We, Mr. Scott and I, will not haul you into custody at that point, but we would ask you to wrap up on or before that red light illuminates.

    Mr. Dolgenos, we will start with you sir.


    Mr. DOLGENOS. Thank you, Mr. Chairman, and Members of the Committee. I am an assistant district attorney in Philadelphia. It is my job and the job of the other lawyers in my unit to respond to hundreds of habeas corpus petitions each year. We are on the front lines. And I believe there are some real problems in the habeas system that have recently grown worse, not merely in death penalty cases—and I want to emphasis this—but across the board in all types of habeas cases, despite the enactment of habeas reforms in 1996.

    I also believe, however, that the proposed Streamlined Procedures Act contains some commonsense solutions to some of the worst abuses that we face. Now, it is important to emphasize that the stakes here are very high, not merely for those convicted of the crimes but for the stability and reliability of the criminal justice system itself.
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    Every time a convicted prisoner files a habeas petition, he invites the Federal court to overturn a State court judgment. Most of the time, that means throwing out a unanimous jury verdict. It means subjecting victims and their families to more pain. It means reversing the considered judgment of State court appellate judges despite their good faith attempts to apply the very same Constitution that the Federal judges apply. And it also means that State and local governments, if they want to keep this person in jail, must allocate the resources to do it all over again.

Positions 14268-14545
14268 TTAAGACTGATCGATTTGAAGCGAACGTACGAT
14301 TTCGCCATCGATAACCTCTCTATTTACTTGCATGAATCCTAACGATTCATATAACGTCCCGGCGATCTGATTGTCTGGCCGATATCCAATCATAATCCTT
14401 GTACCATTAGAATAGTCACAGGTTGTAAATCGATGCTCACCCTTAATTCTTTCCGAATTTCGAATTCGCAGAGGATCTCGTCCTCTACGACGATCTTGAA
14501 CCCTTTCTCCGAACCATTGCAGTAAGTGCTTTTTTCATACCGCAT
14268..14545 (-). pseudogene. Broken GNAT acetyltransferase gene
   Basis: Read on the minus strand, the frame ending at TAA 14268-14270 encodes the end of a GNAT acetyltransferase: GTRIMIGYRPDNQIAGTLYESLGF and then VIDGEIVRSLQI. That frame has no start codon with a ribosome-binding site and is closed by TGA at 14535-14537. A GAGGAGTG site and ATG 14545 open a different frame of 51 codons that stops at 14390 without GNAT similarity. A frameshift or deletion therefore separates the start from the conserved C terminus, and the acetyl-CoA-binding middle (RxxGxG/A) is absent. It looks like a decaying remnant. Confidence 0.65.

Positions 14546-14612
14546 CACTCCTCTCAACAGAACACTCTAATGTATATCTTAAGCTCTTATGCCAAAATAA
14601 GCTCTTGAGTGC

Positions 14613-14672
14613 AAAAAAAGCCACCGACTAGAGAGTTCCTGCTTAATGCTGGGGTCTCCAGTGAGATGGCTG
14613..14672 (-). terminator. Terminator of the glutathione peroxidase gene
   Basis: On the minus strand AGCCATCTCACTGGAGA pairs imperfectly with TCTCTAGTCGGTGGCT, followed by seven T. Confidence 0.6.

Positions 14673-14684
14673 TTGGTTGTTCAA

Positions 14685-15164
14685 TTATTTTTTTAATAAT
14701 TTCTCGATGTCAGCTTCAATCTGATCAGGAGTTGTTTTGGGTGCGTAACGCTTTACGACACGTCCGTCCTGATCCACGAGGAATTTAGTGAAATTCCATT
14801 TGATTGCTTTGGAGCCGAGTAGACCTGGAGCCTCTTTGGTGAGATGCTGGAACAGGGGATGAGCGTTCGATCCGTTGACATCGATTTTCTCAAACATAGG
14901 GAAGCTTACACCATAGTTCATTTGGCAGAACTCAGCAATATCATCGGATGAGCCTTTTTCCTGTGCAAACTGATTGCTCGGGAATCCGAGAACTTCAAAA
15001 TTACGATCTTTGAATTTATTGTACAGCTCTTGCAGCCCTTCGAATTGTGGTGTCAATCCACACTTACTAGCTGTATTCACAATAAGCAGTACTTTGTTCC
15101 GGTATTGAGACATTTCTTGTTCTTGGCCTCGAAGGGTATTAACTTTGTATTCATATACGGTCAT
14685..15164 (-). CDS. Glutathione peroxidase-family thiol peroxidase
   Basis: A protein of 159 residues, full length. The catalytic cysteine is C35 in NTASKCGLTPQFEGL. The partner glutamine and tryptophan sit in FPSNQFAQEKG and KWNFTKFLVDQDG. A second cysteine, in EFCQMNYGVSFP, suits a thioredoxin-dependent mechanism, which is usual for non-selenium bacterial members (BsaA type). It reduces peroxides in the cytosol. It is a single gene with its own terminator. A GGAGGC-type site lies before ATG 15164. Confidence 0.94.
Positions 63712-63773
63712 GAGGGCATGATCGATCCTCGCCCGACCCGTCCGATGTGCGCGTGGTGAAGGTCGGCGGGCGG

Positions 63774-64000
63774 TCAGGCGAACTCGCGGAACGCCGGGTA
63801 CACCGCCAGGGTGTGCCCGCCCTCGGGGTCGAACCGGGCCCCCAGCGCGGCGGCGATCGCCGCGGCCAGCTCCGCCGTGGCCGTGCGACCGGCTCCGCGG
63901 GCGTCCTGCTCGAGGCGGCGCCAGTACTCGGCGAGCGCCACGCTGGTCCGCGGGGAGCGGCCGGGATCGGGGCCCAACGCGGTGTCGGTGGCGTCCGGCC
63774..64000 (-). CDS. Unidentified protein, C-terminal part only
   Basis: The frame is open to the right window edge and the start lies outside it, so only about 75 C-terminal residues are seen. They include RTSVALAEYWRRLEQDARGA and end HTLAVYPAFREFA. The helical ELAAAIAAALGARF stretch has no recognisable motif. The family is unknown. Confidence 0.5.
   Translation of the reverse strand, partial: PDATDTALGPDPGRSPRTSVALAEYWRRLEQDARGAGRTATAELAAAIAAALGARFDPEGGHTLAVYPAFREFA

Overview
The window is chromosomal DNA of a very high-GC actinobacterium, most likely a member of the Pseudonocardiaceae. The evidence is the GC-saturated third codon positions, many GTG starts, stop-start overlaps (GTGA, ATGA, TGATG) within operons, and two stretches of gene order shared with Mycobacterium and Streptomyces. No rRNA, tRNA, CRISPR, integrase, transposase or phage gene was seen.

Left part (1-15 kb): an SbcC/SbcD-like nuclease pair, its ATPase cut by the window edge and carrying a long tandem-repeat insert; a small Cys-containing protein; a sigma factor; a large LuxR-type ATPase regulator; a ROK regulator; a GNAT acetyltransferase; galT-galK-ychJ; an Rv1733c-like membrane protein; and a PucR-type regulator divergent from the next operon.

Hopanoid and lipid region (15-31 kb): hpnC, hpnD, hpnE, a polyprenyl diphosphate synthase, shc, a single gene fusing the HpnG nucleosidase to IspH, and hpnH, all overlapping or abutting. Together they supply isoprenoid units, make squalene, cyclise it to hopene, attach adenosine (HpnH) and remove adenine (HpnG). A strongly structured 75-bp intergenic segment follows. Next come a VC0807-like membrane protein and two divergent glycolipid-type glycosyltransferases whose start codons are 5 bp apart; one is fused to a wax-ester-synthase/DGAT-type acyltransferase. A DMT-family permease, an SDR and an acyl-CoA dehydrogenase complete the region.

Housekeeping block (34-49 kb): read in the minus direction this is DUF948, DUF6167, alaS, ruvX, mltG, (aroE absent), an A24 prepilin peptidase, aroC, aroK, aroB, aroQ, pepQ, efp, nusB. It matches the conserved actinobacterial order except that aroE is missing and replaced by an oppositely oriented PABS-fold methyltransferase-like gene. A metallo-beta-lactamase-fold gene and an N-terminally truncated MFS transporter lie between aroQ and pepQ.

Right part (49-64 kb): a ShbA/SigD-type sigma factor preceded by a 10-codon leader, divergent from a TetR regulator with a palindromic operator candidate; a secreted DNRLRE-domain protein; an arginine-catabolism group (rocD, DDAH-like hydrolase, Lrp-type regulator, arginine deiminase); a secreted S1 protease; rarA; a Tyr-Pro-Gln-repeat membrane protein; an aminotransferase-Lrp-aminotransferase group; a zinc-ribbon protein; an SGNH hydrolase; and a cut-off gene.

Now, in most legal contexts, this kind of Federal interference with State government would be unthinkable. But criminal cases are different. And we all agree that they are so important that we have got to do everything we can to avoid mistakes.